A healthy competition is fine as long as it does not affect the friendship in a negative way. The similarities include things such as competition in terms of appearance, personality, and other factors which contribute to your overall likability. In addition, the way you treat people around you also plays a part in this type of competition.

While these similarities may be important, it is also important to note the differences. The main difference is that friendships are more likely to be long-lasting while romantic relationships are more likely to “evolve” or “devolve”. On the other hand, if you don’t have positive feelings for someone then it might be OK to compete against them.

Again though, it could lead to obsession and this is never a good thing no matter what type of competition it is.

In any case, just remember that competing against a person can take its toll on you as well as your relationship with that person. Use your better judgment at all times and never hurt anyone while engaging in some type of competition.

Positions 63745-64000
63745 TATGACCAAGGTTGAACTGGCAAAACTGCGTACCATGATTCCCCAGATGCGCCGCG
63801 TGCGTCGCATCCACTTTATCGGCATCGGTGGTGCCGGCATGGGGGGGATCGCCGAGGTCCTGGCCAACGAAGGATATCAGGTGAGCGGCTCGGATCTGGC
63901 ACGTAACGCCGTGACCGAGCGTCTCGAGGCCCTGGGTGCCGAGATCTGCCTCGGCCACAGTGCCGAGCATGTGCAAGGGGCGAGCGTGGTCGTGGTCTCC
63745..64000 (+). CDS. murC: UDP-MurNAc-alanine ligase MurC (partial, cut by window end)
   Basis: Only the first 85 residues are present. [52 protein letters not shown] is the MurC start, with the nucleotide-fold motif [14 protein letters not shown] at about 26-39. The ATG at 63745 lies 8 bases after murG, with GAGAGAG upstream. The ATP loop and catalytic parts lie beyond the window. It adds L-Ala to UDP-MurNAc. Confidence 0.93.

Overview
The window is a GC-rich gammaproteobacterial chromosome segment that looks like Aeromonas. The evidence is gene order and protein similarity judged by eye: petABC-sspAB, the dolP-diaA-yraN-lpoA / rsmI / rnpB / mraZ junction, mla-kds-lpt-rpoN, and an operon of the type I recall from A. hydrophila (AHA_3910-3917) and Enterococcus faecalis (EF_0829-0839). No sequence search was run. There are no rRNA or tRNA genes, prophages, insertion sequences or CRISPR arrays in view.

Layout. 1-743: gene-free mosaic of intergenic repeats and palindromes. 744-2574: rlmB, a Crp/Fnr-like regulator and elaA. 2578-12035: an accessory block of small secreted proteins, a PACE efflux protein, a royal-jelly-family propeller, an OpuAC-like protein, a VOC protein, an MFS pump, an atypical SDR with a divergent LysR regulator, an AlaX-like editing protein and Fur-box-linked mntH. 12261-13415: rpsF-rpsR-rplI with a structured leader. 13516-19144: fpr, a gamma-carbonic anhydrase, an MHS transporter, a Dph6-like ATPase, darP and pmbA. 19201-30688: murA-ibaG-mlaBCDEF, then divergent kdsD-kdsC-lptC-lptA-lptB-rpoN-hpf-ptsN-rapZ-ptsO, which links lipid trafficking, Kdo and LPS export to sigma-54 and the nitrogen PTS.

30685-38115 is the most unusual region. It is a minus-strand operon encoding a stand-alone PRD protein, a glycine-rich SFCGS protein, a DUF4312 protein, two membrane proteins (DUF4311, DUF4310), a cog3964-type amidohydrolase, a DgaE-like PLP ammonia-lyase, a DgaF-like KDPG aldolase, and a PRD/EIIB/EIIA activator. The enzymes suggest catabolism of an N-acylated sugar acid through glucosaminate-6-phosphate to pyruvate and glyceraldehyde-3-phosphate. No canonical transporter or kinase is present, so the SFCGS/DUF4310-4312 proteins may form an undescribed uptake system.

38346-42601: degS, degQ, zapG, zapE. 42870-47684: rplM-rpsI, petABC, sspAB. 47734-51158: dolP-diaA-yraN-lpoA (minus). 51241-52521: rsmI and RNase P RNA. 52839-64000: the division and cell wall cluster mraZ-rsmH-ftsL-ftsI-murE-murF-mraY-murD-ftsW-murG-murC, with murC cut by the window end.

Now that we’ve gone over the similarities and differences of friendship and dating competition, let’s talk about general competition in terms of careers.

4) Careers Are a Form of Competition.

The world of business is a cutthroat one. To succeed in any way you must be determined to reach your goals at all costs. If you are not willing to do what it takes then you are unlikely to succeed no matter how talented you may be.

You may ask, is this really fair?

Well, that depends on your outlook on life. Many people believe that hard work and talent alone are enough to make it in this world. While having these things certainly can’t hurt, they alone will not get you where you want to go.

While there is nothing wrong with setting high goals for yourself, it is also a good idea to stay grounded and have a somewhat more “realistic” approach to life. This is not to say that you shouldn’t have big dreams. It’s just that in order to achieve those dreams, you need to also have a solid plan on how to get there.